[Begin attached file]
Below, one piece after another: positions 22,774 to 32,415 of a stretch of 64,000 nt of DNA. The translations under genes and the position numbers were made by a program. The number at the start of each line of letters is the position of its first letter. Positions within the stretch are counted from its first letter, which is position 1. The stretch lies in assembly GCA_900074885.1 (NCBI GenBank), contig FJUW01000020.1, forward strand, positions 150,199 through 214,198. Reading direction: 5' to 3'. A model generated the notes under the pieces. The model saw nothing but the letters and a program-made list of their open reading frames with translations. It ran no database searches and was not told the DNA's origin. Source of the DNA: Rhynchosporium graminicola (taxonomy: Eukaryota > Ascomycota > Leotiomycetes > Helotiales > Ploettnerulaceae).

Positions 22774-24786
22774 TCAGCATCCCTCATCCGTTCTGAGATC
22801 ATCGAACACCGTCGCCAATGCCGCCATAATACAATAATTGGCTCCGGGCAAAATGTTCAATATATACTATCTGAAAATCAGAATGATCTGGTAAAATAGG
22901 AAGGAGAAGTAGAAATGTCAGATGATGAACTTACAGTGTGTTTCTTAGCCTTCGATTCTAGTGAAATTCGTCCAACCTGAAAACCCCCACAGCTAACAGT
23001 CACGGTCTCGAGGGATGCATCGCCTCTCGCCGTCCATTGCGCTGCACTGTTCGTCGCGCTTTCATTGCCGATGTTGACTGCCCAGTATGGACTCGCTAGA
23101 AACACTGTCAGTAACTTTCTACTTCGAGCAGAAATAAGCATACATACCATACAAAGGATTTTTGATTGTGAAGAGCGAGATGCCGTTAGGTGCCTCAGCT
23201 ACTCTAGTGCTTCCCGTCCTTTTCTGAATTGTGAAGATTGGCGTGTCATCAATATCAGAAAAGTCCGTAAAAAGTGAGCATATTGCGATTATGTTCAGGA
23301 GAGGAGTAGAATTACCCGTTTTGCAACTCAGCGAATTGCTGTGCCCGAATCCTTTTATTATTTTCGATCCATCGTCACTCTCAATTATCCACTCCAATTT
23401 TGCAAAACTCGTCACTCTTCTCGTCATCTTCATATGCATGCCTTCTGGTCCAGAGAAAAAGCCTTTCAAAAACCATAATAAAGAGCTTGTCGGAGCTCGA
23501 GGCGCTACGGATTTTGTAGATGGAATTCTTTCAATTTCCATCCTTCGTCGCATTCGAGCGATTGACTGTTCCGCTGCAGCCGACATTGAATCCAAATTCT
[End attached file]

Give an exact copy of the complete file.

Below, one piece after another: positions 22,774 to 32,415 of a stretch of 64,000 nt of DNA. The translations under genes and the position numbers were made by a program. The number at the start of each line of letters is the position of its first letter. Positions within the stretch are counted from its first letter, which is position 1. The stretch lies in assembly GCA_900074885.1 (NCBI GenBank), contig FJUW01000020.1, forward strand, positions 150,199 through 214,198. Reading direction: 5' to 3'. A model generated the notes under the pieces. The model saw nothing but the letters and a program-made list of their open reading frames with translations. It ran no database searches and was not told the DNA's origin. Source of the DNA: Rhynchosporium graminicola (taxonomy: Eukaryota > Ascomycota > Leotiomycetes > Helotiales > Ploettnerulaceae).

Positions 22774-24786
22774 TCAGCATCCCTCATCCGTTCTGAGATC
22801 ATCGAACACCGTCGCCAATGCCGCCATAATACAATAATTGGCTCCGGGCAAAATGTTCAATATATACTATCTGAAAATCAGAATGATCTGGTAAAATAGG
22901 AAGGAGAAGTAGAAATGTCAGATGATGAACTTACAGTGTGTTTCTTAGCCTTCGATTCTAGTGAAATTCGTCCAACCTGAAAACCCCCACAGCTAACAGT
23001 CACGGTCTCGAGGGATGCATCGCCTCTCGCCGTCCATTGCGCTGCACTGTTCGTCGCGCTTTCATTGCCGATGTTGACTGCCCAGTATGGACTCGCTAGA
23101 AACACTGTCAGTAACTTTCTACTTCGAGCAGAAATAAGCATACATACCATACAAAGGATTTTTGATTGTGAAGAGCGAGATGCCGTTAGGTGCCTCAGCT
23201 ACTCTAGTGCTTCCCGTCCTTTTCTGAATTGTGAAGATTGGCGTGTCATCAATATCAGAAAAGTCCGTAAAAAGTGAGCATATTGCGATTATGTTCAGGA
23301 GAGGAGTAGAATTACCCGTTTTGCAACTCAGCGAATTGCTGTGCCCGAATCCTTTTATTATTTTCGATCCATCGTCACTCTCAATTATCCACTCCAATTT
23401 TGCAAAACTCGTCACTCTTCTCGTCATCTTCATATGCATGCCTTCTGGTCCAGAGAAAAAGCCTTTCAAAAACCATAATAAAGAGCTTGTCGGAGCTCGA
23501 GGCGCTACGGATTTTGTAGATGGAATTCTTTCAATTTCCATCCTTCGTCGCATTCGAGCGATTGACTGTTCCGCTGCAGCCGACATTGAATCCAAATTCT